Nebraska is set to add some major talent to the edge rusher position. If 3-star Dylan Rogers signs on the dotted line this week, fans can exhale. Rogers committed back in early July, but with the coaching turnover, has been courted by several other schools. The 6-2, 235-pounder from Cypress, Texas, is a versatile athlete who can play on the edge, but also by physical in stopping the run on the inside.

Kai Wallin’s commitment on Dec. 12 was another upgrade to the defense. Wallin, a 6-6, 240-pounder from American River CC in Sacramento, California, visited both Kansas and Oregon State previously.

Legacy player Maverick Noonan from Elkhorn South HS in Omaha committed back in June. Once Rhule was hired he immediately made an in-home visit to help secure the commitment of the son of former All-America Huskers nose guard Danny Noonan. Posting pictures of Rhule playing ping pong against Maverick’s mom, Julie, the younger Noonan reaffirmed his commitment to his dad’s alma mater.

And now that Umanmieien has joined the class, the edge position is loaded.

Biggest need filled: WR

With Trey Palmer’s departure to the NFL, filling his void at receiver is a pressing need. Rhule visited with 3-star Jaidyn Doss of Peculiar, Missouri, last Thursday. Keeping Doss on board is a high priority for the staff.

Rhule loves speed. And the staff have been after SEC-type speed, especially at receiver, since they arrived in Lincoln. Barry Jackson, from Ellenwood, Georgia, runs a 11.1 in the 100. Jackson did visit Cincinnati last week, and Nebraska this past weekend. Keeping him in the class is key.

Speaking of speed, 3-star Brice Turner from Bay City, Texas, is a track athlete and a burner. His 10.48 time in the 100 is fastest among all Huskers in the early class.

Biggest potential flip: Hayden Moore, LB

Moore, from Regis Jesuit High School in Aurora, Colorado, committed to NU back in June when Barrett Ruud was LB coach. Moore visited Texas A&M this past week and is obviously keeping his options open. With Ruud no longer coaching at NU, don’t be surprised to see a flip here.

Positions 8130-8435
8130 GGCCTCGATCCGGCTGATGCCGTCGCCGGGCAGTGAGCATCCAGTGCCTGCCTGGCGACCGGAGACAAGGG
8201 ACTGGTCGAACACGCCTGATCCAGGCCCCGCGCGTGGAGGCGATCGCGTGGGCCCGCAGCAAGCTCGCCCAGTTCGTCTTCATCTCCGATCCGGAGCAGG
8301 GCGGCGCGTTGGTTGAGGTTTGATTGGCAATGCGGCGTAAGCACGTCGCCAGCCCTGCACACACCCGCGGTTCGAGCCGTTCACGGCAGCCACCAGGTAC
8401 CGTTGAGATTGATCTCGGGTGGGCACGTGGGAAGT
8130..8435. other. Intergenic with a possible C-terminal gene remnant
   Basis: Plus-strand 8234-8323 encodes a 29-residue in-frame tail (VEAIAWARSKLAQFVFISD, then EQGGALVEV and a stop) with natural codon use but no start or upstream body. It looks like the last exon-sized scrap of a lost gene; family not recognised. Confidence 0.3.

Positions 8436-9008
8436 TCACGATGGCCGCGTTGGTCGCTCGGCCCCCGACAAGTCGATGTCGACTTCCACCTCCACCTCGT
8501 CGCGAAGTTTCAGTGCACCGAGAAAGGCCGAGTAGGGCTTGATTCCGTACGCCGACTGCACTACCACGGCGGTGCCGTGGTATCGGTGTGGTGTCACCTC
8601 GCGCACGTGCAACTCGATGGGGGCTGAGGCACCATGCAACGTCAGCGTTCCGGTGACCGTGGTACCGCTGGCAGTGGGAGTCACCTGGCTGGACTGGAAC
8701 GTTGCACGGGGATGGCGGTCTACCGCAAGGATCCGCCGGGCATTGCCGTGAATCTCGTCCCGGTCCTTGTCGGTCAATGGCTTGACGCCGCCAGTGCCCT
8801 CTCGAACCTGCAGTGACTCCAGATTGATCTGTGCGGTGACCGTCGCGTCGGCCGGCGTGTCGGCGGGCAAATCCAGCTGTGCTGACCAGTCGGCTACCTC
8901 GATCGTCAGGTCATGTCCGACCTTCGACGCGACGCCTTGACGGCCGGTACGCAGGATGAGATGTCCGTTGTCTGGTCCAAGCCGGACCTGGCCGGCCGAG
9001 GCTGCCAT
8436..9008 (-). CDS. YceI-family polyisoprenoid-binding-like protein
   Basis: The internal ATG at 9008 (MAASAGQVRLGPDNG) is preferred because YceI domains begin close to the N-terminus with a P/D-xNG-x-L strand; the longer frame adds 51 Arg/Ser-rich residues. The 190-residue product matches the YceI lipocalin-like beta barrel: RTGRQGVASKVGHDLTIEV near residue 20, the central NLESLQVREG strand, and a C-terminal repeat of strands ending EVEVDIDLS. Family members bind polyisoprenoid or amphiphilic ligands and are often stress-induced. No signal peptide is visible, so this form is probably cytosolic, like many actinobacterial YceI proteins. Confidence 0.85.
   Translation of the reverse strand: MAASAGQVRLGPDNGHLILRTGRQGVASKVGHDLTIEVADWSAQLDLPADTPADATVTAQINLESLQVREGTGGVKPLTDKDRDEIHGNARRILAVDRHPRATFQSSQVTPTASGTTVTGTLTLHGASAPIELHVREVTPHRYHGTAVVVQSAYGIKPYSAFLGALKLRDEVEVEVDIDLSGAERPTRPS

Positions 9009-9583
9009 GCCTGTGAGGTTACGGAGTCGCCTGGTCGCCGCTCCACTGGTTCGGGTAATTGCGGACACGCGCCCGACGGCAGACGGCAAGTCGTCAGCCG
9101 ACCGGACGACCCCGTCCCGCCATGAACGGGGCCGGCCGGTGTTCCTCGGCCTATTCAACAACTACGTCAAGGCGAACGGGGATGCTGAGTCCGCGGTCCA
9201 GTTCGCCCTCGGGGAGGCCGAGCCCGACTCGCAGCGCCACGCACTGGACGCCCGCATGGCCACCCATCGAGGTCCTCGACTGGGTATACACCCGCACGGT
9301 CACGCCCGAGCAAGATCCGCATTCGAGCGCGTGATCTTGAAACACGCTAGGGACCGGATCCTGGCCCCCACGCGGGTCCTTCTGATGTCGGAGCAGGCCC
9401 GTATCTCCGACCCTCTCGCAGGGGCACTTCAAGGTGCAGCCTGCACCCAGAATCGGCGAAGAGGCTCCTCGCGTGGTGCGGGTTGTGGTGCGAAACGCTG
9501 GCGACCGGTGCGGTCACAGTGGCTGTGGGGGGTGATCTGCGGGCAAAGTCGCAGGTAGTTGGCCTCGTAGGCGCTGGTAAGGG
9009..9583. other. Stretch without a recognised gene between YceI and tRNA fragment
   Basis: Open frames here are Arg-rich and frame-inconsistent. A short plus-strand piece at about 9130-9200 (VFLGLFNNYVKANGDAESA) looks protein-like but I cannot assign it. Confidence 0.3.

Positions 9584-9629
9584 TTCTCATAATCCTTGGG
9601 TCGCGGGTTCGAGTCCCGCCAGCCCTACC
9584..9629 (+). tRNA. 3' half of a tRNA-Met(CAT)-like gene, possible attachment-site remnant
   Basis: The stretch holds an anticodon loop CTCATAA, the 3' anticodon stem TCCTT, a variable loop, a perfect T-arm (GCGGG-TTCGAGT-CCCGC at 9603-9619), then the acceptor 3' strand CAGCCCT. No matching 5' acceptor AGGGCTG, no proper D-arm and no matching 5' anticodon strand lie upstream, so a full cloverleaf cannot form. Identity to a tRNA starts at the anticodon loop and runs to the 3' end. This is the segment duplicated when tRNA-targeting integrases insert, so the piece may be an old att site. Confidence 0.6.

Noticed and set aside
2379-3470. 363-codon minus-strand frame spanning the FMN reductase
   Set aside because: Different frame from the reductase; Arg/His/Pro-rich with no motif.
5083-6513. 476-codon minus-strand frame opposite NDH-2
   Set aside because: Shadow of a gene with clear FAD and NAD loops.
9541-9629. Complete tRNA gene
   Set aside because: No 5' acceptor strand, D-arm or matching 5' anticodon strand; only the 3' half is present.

With the coaching change, there’s likely to be movement right up until Signing Day. Things will be fluid. The portal remains open until January. Rhule and his staff will be busy working to find guys who fit their system.

Final takeaways

The final weekend before Signing Day in Lincoln was a big one. More than 13 visitors were on campus. Rhule and his staff were busy trying to close deals. Speed is the common theme. Rhule has always loved guys that can fly. It looks like he’s targeting the same type of players at Nebraska.

Names to keep an eye on include: Rahmir Stewart, a safety out of Philadelphia; Corey Collier, CB from Miami; Beni Ngoyi (Iowa State commit), from Lincoln High School; as well as Hornsby.

Should the Huskers nab these guys late, their class makes a jump in the rankings.

Rhule knows there’s plenty of work to be done. But he’s hit the ground running, and has made a positive impression with all the visits his staff has made. Re-establishing a footprint in the Omaha metro area is something that hasn’t happened in years. Rhule made it happen immediately with several stops at local high schools.

It’s a move in the right direction if Nebraska hopes to return to relevance.